Authors: Emma Hart
You just need one.
One thought. One second. One impulse. One touch.
A lot of little things – little
add together, snowballing and spiraling into something bigger. A big one. But one all the same. And one thing is all it takes to change your life.
rreparably. Inexplicably. Irreversibly.
It’s been two years since those little ones added together for the first time and I fell in love with Pearce Stevens. It’s been two years since I felt that
sweet fluttering of a first crush followed by the gentle thump of falling head over heels in love. Two years since the things that meant everything would fall apart, leaving me plunging headfirst into the dark abyss of depression.
If I knew then what I know n
ow, I would have made different choices. Ignored the thoughts as the wishful musings of a teen heart, passed the time, fought the impulses, and shied from the touch. If I knew how the next months would unfold and the direction my life would take, I would have hopped on the next plane outta here and hunkered down in the Caribbean.
But I didn’t know – and
there was no way for me to. How could I know? I never imagined those little ones would grow into a big one, and I never imagined they’d come back just months after I felt them for the first time.
But the second time
was a darker thought. It was a black second, a swallowing impulse, a deadly touch. The first time I watched the blood drip down my ankle from my accidental shaving cut, the newly bare razor blade flat between my fingers, was a moment that changed my life just as much as falling in love with Pearce did. It was a moment I can never change. I can’t take it away and I can’t pretend it never happened.
It’s a part of me, just like Pearce is. A part
of my past, and they are the two defining moments in my life. If you ask me where it all went wrong, I’ll tell you – Pearce Stevens and the blade. And I won’t be able to explain it for a second, no matter how hard you beg.
I won’t be able to tell you why I fell in love with my best friend’s brother, or why I didn’t run before it was too late. I’ll never be able to put into words why I didn’t pull off my rose-tinted glasses and see him for what he really was and is.
I will never, ever be able to explain what possessed me to make the first cut on my skin. After all, you can’t explain what you don’t understand, and sometimes it’s better not to understand.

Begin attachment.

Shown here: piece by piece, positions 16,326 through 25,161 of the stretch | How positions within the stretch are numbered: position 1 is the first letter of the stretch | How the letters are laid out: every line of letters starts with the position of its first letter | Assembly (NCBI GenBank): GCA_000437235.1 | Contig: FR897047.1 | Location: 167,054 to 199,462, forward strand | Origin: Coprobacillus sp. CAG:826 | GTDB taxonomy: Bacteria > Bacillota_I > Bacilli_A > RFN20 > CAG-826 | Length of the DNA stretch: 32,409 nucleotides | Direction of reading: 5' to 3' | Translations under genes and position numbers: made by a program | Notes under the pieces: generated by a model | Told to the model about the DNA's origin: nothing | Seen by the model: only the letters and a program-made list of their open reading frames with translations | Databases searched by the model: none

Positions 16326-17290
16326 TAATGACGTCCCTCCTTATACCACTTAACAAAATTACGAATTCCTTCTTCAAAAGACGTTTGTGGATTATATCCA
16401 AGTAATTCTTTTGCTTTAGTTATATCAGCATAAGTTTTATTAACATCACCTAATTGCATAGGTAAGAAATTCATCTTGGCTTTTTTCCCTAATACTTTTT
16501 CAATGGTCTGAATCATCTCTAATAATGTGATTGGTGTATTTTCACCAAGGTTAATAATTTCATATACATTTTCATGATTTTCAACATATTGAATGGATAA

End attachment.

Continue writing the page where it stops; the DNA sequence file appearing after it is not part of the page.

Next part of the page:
I lean over the bathtub and watch the water run
dark from my newly-dyed hair. The dark water swishes around the tub and swirls around the plug, disappearing from view with the same ease my blood did so long ago. I stay here until the water runs clear, shampoo and rinse, and wrap my hair in a dark towel.
Against Mom’s wishes
I made Dad take me to the store to get the dye. She doesn’t understand my need to separate myself from the person I was last year. I don’t think anyone does, and it’s not something I can explain. I just know I’m not the Abbi I was before; the new Abbi is a different person. By separating the two halves of me, I’m moving forward with the new me. At least that’s what Dr. Hausen said. She also said it was a step in the right direction – something positive.
Positive is what I need. That’s why my previously pale pink, girly bedroom is now bright blue and purple. It’s positive. It’s different. It’s new.
Just like me. I’m shiny and new.
I sit on my new beaded comforter on the bed and face the mirror. My eyes are brighter than they were before and my cheeks aren’t as sunken. I touch a gentle fingertip to the hollow of my cheek and breathe in deeply. A clump of hair falls free from the towel, the almost black color a contrast against my pale skin.
I bend my head forward
, roughly dry my hair, and flip it back up. My hand crawls along my bed to find my brush, and I run it through the strands. I don’t really focus on anything but the repetitive motion, and I don’t think about anything as I start up my hairdryer. It just is.
I don’t think about the fact
that the corkboard above my desk was once full of pictures of me and Maddie is now empty. I don’t think about the fact all my teenage diaries were thrown out, that three-quarters of my wardrobe was re-bought. I don’t think about how much of the past I’ve thrown away. How much of it I’m running from.